I don’t know if this was a “mistake” or not, but I still talk about this story of our first week because it makes me laugh at myself. We were brand new; first time founders and I was responsible for the operations of the company. It quickly dawned on me that we can pay for stuff with our personal cards for a while, but we would need a bank — especially if we got to send invoices. So, I spoke with a few people and got recommendations on a commercial bank. We (my partners and I) rolled in for our meeting, dressed well with a killer creds presentation — complete with a rip-o-matic of all of our prior creative work, set to a Foo Fighters track (it kicked ass). After our big intro, we took our seats at their conference table (not even the good conference room) and I asked for a $250k line of credit to fund our activities. We walked out with our own Truth Collective checking account! A crystal-clear reminder that ambition and intentions are great, but unless you can create a business with revenue and profits, you ain’t shit. After a few months of revenue, they lent us $25k to buy office furnishings, including a signed Sammy Hagar poster which we deemed essential. A smile and pat on the head, we were on our way.

What do you think makes your company stand out? Can you share a story?

I think the thing that makes us stand out is that we value honesty above all else in an industry that is full of lies and sullied reputation. Our name is a really high bar. Our approach in our own brand is that of “the honest friend who has your back” and that means we are going to tell you things that only a friend would. Sometimes this means saying no to a client. One of our most significant clients started by me saying no to an assignment. After the initial no, she called me back a couple weeks later and asked if the new assignment would be a better fit, and I said yes. To this day, she tells me I’m the only person that has told her no, and she values it tremendously.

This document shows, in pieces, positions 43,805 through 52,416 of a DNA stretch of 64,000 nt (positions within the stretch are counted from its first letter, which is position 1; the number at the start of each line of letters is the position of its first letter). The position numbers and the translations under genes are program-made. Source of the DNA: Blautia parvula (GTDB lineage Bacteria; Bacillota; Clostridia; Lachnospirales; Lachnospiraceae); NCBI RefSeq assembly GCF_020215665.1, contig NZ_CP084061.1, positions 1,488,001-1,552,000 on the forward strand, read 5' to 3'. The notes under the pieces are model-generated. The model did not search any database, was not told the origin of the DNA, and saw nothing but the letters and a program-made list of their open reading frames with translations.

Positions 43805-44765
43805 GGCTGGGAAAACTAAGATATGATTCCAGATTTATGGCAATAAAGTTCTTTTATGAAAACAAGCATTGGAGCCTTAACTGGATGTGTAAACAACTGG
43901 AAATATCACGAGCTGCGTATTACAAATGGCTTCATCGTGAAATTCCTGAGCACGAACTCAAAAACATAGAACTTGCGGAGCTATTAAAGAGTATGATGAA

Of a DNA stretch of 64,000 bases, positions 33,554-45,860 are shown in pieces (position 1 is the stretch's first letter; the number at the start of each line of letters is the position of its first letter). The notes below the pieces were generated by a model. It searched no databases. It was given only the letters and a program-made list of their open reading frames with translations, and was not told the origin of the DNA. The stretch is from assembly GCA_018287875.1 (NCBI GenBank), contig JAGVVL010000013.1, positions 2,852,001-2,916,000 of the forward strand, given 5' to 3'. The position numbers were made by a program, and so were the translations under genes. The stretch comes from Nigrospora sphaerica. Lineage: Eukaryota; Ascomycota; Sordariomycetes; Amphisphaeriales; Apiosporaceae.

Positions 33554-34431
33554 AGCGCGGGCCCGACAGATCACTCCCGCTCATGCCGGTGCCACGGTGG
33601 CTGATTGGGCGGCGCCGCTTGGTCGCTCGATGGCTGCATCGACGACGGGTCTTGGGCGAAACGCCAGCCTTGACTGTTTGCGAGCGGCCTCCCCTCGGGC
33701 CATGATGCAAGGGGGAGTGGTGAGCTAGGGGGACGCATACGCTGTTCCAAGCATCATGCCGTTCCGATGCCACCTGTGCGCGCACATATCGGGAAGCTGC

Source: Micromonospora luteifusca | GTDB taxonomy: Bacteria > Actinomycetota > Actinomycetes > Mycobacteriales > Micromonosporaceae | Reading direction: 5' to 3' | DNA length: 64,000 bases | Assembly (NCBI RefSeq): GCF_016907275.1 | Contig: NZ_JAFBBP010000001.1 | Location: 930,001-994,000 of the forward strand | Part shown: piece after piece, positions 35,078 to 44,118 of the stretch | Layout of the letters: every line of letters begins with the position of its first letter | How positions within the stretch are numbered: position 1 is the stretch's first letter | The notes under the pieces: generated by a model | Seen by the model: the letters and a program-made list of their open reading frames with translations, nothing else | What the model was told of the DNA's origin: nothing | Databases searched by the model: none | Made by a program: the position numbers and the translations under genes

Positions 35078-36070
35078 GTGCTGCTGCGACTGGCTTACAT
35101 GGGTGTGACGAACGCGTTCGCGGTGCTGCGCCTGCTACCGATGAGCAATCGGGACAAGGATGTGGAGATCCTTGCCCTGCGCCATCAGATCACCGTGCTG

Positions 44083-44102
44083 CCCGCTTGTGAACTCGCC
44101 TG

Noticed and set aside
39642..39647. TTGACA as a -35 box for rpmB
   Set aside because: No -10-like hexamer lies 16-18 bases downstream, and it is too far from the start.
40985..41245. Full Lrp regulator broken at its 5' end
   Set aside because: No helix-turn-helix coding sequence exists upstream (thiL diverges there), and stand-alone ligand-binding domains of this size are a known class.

Which tips would you recommend to your colleagues in your industry to help them to thrive and not “burn out”?

Self care is a life charger. You can’t be good to other people unless you like yourself enough to be that way. Exercise a few times per week. Get vigorous and get quiet…self-care lives in the polar opposites.

Find the quiet by protecting 15 minutes a day for silent reflection, calming your brain and putting head space between you and the many issues buzzing in your brain is the key to not burning out.

Productivity eats efficiency for lunch every time — efficiency is how many things you do in a day; productivity is how many good ones. Focus on the stuff that matters and delegate/eliminate the stuff that doesn’t. Being “busy” or seen as “so busy” is a waste.

None of us are able to achieve success without some help along the way. Is there a particular person who you are grateful towards who helped get you to where you are? Can you share a story?